What to look out for at this year’s Toronto International Film Festival
The 46th Toronto International Film Festival has finally come. With over 200 films and people from all walks of life in attendance, TIFF is never something you want to miss.
This year may be perhaps more memorable than most, not only for the films that are being shown but also for the format that must be adhered to in order to prevent the spread of COVID-19. Let’s take a look at what we can expect from the festival this year.
TIFF will still be showing films in-person — one theater of note is the TIFF Bell Lightbox. It is the theater most commonly associated with TIFF and if you’ve gone to TIFF in- person, it is likely that you’ve sat in this theater at least one time or another.
In order to better comply with public health guidelines, TIFF has made digital viewings much more attractive as an alternative to the typical in-person experience.
Talks and Q&A sessions are included, along with all films being closed-captioned — which will no doubt help appeal to a wider, more global audience.
TIFF has always been a melting pot of films from all over the world. Recognized as the largest public film festival in the world, it is crucial for the film industry (predominantly the indie film industry), that the festival stays intact.
As for notable films to look out for, Edgar Wright’s Last Night in Soho seems to be a departure from his previous body of work. Whereas before he was known for making stylized comedies (Like the films of the cornetto trilogy and Scott Pilgrim vs. the World (2010)), his most recent film appears to be much more horror-centric.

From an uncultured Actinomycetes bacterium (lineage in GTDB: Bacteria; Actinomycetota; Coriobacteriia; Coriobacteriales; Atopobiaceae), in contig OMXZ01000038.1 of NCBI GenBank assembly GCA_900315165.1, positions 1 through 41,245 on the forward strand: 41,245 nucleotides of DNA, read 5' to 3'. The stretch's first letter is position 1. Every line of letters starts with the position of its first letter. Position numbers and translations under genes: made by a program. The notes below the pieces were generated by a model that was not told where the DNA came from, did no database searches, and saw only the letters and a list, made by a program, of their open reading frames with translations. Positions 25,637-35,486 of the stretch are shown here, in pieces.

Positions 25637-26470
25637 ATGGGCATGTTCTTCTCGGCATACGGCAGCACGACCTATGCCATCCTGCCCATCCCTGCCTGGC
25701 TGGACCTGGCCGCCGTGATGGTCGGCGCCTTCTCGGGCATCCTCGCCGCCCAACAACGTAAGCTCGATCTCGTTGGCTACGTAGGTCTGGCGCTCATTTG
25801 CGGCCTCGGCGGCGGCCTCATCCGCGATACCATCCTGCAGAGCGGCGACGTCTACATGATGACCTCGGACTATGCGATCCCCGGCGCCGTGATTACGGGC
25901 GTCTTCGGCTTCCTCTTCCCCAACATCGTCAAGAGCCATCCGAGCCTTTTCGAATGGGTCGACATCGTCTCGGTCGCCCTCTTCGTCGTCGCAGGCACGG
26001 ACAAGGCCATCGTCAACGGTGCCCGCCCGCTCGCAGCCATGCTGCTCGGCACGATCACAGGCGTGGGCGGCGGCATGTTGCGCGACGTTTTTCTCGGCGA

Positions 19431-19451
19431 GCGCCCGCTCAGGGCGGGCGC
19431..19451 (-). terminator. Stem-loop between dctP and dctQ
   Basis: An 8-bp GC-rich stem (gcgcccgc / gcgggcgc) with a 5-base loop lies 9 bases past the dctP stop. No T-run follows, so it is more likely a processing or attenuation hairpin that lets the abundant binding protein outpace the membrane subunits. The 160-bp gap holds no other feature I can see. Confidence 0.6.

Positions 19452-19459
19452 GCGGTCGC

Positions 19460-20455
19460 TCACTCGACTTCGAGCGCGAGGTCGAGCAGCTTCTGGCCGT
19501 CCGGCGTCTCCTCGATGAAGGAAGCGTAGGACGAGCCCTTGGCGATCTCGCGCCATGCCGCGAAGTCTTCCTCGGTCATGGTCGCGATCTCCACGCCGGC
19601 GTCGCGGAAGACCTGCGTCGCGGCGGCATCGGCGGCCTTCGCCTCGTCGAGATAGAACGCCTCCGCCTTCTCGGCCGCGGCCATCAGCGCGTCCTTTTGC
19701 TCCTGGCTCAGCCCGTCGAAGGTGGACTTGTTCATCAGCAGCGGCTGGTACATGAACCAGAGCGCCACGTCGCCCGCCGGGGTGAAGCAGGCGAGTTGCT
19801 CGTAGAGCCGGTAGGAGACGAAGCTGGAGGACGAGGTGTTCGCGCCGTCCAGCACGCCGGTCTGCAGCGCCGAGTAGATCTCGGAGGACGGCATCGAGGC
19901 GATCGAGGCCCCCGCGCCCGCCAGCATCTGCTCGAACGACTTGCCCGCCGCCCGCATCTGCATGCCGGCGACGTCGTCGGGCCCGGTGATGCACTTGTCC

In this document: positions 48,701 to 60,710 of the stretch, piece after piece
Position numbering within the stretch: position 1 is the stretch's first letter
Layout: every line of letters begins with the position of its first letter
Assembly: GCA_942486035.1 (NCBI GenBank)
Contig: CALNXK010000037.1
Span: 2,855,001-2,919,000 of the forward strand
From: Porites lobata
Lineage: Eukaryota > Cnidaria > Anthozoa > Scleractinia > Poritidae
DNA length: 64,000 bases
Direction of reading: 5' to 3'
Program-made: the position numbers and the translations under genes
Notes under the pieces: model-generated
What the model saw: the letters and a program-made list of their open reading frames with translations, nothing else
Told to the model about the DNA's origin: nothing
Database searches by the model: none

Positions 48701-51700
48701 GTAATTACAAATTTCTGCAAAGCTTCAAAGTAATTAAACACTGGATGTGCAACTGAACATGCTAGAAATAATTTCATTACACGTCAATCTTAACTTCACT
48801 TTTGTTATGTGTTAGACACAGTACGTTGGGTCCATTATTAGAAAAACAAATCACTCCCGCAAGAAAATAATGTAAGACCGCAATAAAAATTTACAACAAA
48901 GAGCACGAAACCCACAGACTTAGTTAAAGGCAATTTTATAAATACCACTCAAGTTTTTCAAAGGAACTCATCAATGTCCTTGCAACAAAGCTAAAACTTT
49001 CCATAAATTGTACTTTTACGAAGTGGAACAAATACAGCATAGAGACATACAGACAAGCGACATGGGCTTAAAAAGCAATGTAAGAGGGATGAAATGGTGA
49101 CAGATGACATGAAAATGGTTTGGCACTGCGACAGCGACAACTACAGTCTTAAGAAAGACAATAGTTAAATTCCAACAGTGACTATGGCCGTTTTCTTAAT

The Eyes of Tammy Faye also looks like it’ll be interesting. Andrew Garfield and Jessica Chastain star in this biographical tale about the creation of the world’s largest religious broadcasting network. In the trailer what caught my eye were the elaborate sets and costumes — it’s a film that is certainly worth going out of your way to watch.
Then, of course, there is Dune. While the concept seems to be right up the alley of director Denis Villeneuve, some are still skeptical about how the film will turn out.
Perhaps because I wasn’t wowed by the trailer, perhaps I’m still recovering from watching David Lynch’s Dune (1984). I can acknowledge that the film certainly has some significant star power, and the critics seem to be impressed so far. I sincerely hope my instincts are mistaken.
All of this is a great reason to go buy a ticket to TIFF. It really is a global event in many ways and there are few experiences like it.
Regardless, if you are just getting into movies or if you’re already an expert, TIFF is a place for everyone to share that same love of film.